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Activated carbon, plant optimisation in focus at gold conference

26th October 2023

By: Darren Parker

Creamer Media Contributing Editor Online

     

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Much focus was placed on the latest advances in the use of activated carbon in the gold recovery process at the Go For Gold Conference, held at Gold Reef City, in Johannesburg, this week.

​​The conference, which Mining Weekly attended, delved into various technical aspects of the gold recovery process, with expert-led sessions covering a range of topics on activated carbon and gold beneficiation plant optimisation. 

In gold winning, the gold cyanide complex is extracted using activated carbon. For this application, coconut shell-derived activated carbons are generally considered ideal because of their high hardness, pore structure, excellent adsorption capabilities and good regenerability. 

After the ore is crushed and ground, a cyanide solution and water are added to create a slurry that is used in the gold recovery process. This solution frees the gold from the ore. The remaining slurry is then allowed to pass through while the gold particles are absorbed by activated carbon. After that, the gold is extracted from the activated carbon using ethanol.

At the conference, activated carbon producer and event co-sponsor Jacobi global gold recovery applications manager and Asia Pacific and South Africa sales director Pierre-Eric Blanc and manufacturing VP Mark Cutten spoke about the complexities of the coconut shell supply chain.

Blanc noted that the South African gold mining industry was the world’s largest single consumer of the company’s coconut-based activated carbon products, using 3 000 t/y out of a total of 20 000 t/y supplied globally.

The entirety of Jacobi’s supply of coconut shells comes from five South-East Asian countries and is responsible for about 70% of the production cost.

When asked by a delegate why the company did not source some of the shells from Africa to bring the source closer to market, Cutten said that, aside from the fact there is not enough coconut growth in Southern Africa owing to an unfavourable climate, the problem lay with there not being enough local offtakers for other parts of the coconut in other industries.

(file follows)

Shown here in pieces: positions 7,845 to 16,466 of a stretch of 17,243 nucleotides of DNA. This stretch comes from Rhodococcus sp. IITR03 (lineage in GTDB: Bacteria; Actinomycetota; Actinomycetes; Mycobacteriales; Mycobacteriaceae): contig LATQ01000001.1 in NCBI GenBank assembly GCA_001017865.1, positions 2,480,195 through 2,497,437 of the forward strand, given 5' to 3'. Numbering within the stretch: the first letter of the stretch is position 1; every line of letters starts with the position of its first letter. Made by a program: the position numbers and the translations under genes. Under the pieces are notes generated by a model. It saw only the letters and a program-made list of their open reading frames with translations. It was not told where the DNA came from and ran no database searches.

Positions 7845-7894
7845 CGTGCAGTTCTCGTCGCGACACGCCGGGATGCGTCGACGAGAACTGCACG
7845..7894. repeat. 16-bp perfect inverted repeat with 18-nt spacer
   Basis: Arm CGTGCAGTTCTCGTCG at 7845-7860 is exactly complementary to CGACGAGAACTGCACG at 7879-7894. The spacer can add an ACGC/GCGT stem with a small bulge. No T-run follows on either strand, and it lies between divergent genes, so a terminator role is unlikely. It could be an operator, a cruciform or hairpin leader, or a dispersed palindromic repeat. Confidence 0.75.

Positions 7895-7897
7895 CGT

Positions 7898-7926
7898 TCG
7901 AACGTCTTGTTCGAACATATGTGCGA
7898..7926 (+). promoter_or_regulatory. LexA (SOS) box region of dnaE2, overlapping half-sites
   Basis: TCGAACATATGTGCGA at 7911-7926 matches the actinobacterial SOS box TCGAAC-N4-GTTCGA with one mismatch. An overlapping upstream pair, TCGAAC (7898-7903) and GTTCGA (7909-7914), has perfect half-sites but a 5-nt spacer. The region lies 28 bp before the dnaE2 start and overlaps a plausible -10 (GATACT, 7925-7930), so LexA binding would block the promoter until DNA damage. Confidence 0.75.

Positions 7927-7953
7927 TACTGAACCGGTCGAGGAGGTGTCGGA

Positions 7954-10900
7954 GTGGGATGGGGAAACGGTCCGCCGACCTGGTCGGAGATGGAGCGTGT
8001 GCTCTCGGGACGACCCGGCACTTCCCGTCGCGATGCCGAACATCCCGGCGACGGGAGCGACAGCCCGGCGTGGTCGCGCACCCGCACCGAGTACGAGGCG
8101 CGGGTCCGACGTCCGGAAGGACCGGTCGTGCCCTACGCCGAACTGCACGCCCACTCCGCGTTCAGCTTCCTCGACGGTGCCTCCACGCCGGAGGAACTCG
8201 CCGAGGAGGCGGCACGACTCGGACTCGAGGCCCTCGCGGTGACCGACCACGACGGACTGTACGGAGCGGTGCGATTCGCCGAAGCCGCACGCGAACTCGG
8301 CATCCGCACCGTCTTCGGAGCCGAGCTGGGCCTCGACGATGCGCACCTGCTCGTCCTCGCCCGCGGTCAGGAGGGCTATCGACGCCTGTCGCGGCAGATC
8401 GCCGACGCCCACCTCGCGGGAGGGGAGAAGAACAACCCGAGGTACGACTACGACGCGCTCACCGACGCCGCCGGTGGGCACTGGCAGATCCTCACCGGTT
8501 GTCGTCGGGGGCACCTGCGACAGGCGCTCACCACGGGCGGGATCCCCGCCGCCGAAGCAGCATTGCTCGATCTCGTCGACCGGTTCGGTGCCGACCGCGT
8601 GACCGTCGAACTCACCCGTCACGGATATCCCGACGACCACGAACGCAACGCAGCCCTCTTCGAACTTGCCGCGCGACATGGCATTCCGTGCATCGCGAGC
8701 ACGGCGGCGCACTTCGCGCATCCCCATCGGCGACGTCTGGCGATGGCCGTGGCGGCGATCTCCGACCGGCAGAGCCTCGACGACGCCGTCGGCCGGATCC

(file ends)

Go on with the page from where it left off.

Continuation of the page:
After Jacobi, fellow event sponsor and process materials, specialty chemicals, and adsorbent producer UDEC technical metallurgist Bonginkosi Khoza gave a presentation on the importance of acid washing, during which he compared practical real-life processes with theory to determine what could be learned by the industry.

UDEC offers various kinds of activated carbon grades to the gold industry, with hundreds of standard products in granular, powdered, and extruded forms made from diverse raw materials such as coconut shell, various grades of coal and wood.

Water treatment company Watercare Mining operations GM Brentton Fossati spoke to delegates about the innovative gold recovery technology that the company has developed and is currently scaling at several gold plants.

Additionally, screening and process equipment manufacturer Multotec screening media VP Francois Fouché provided some insights into interstage screens used in carbon circuits.

To round things off, commercial mineral processing and metallurgical testwork company Maelgwyn laboratory manager Sonestie Janse van Rensburg spoke about the role that laboratory evaluations played in supporting big outcomes and the vital contribution they made to operations.

The conference also featured several case studies on successfully running gold recovery operations in South Africa, including at gold miner Harmony Gold’s Doornkloof plant and Pan African Resources’ Elikhulu plant. Both of these operations have consistently achieved solution losses below 0.003 ppm.

Edited by Chanel de Bruyn
Creamer Media Senior Deputy Editor Online

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